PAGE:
No matter what you call it, the effect is the same: we’re stuffing our feelings down into the toes of our winter boots and hoping summer is eternal. Reality check: it’s not. Stuffing our emotions is not healthy. It leads to a whole host of other emotional issues (stress, anger, bitterness) and even physical problems (headaches, stomach aches, chronic muscle pain, and the list goes on). Eventually, you won’t be able to keep those emotions stuffed in. They’ll erupt like Mount St. Helens. 

Here’s the thing. Being a Christian does not make us “immune to normal human emotions” (Cook). My favorite example is David. Just look at all the psalms where he expresses anger, disappointment, fear, sadness, loneliness, shame, and a host of other emotions. But he doesn’t stop there. He works through them. Growth only occurs when we go THROUGH the emotions, not around them (thus the term bypass). 

There are no shortcuts in the Christian life. Psalm 23 talks about the valley of the shadow of death. John 16:33 confirms “In the world, you will have tribulation. But take heart; I have overcome the world.” Nowhere in the Bible does it say that we should not have feelings! Ephesians 4:26 says, “Be angry and do not sin; do not let the sun go down on your anger.” It does not say don’t be angry. “You can’t heal what you don’t acknowledge. You can’t transform what you’ve pretended doesn’t exist” (Cook).

BUT, don’t camp out in those negative emotions. Don’t vent to everyone about everything every minute of every day. As Christian author and speaker Lysa TerKeurst says, “emotions are not dictators.” We should not use emotions as excuses to act out, to stay in the valley, to exhibit bad behavior, or to make others feel worse. No! They’re indicators that we need to pay attention to something going on in our souls. 

Yes, Christ helps. Yes, Christ has forgiven me, so I should forgive others, but that doesn’t mean it’s not hard. Yes, Jesus offers his peace when I commit my anxieties to him, but the anxieties keep coming back! Yes, faith is the enemy of fear, but that doesn’t mean I’m not afraid!!

I think we would have less anxiety if we were allowed to talk openly about it. Sometimes that’s all I want—for my feelings to be ACKNOWLEDGED. That’s it. You don’t even have to understand it (because chances are I won’t believe that you do understand it unless I know you’ve been THROUGH it yourself). You don’t have to diagnose it. You don’t have to fix it. Please don’t offer an empty platitude. Just let me express myself. Part of the going-through the process is just acknowledging that those emotions are there.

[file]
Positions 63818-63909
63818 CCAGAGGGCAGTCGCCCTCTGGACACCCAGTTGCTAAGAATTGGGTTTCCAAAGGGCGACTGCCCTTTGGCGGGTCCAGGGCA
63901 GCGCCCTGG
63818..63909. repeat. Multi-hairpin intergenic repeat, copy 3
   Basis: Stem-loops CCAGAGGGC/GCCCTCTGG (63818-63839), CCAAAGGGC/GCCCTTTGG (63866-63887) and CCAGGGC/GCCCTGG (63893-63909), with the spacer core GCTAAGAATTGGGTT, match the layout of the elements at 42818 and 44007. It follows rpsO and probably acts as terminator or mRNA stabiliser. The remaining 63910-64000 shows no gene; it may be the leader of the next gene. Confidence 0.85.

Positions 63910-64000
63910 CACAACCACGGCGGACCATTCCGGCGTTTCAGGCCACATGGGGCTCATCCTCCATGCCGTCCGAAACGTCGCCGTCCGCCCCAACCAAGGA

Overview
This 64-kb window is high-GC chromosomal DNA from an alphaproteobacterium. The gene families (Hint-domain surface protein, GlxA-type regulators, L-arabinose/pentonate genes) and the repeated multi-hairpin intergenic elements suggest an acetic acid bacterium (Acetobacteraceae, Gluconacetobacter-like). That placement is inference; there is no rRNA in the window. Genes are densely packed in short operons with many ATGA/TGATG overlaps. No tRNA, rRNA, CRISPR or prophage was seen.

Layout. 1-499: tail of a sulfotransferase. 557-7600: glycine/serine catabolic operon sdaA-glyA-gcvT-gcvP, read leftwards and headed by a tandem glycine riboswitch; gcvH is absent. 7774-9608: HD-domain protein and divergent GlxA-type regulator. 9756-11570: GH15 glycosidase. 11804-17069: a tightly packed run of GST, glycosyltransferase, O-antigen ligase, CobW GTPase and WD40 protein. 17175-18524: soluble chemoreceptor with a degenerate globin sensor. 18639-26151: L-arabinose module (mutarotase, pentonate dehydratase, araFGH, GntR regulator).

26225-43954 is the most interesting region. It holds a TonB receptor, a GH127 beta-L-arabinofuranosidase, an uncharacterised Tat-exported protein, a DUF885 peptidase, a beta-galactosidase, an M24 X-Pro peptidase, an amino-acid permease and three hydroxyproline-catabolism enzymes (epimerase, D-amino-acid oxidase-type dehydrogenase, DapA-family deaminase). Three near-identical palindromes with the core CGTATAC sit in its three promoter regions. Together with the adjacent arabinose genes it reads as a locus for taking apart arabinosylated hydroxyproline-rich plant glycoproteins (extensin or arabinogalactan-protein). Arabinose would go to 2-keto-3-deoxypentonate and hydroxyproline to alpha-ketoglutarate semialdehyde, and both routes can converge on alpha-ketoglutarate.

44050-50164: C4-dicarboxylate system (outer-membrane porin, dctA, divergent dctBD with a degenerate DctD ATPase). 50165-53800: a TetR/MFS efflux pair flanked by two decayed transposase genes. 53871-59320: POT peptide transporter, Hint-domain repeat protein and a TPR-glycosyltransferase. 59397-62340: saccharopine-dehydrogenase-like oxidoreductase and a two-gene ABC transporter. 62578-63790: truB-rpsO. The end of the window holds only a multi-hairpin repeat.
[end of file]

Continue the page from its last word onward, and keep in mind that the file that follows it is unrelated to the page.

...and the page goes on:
Acknowledging our emotions and going through the steps to heal them is just as necessary for a healthy emotional balance as physical therapy after ankle surgery to repair those torn tendons and ligaments. Not acknowledging and working through emotions is like just lying in a hospital bed after the ankle surgery for weeks on end. Sure, you have a new knee, but it’s not going to work very well if you don’t do the hard work of physical therapy. Maybe you think that the ankle should heal up in a few weeks, just like the removed appendix did. Nope. Maybe you think that the hurt should be gone as quickly as the anger (or vice versa). Nope. It takes as long as it takes. Maybe you think you’re all healed, but then a twinge swoops in unexpectedly and leaves you breathless for a moment. Does that mean you need another ankle surgery because you didn’t have enough faith that the surgery and physical therapy you already did was enough? No! It means that healing is a long-term process!!

Whoever gets sense loves his own soul; he who keeps understanding will discover good.

Proverbs 19?8 (ESV)

So, if we’re not offering Jesus Band-Aids, what should we offer instead? What do you think? What’s the most helpful thing you’ve heard when you’ve gone through hard times? Drop me a line and let me know what you think. I’ll be posting about it next time.

grief, healing, lessons learned, moving on, reinventing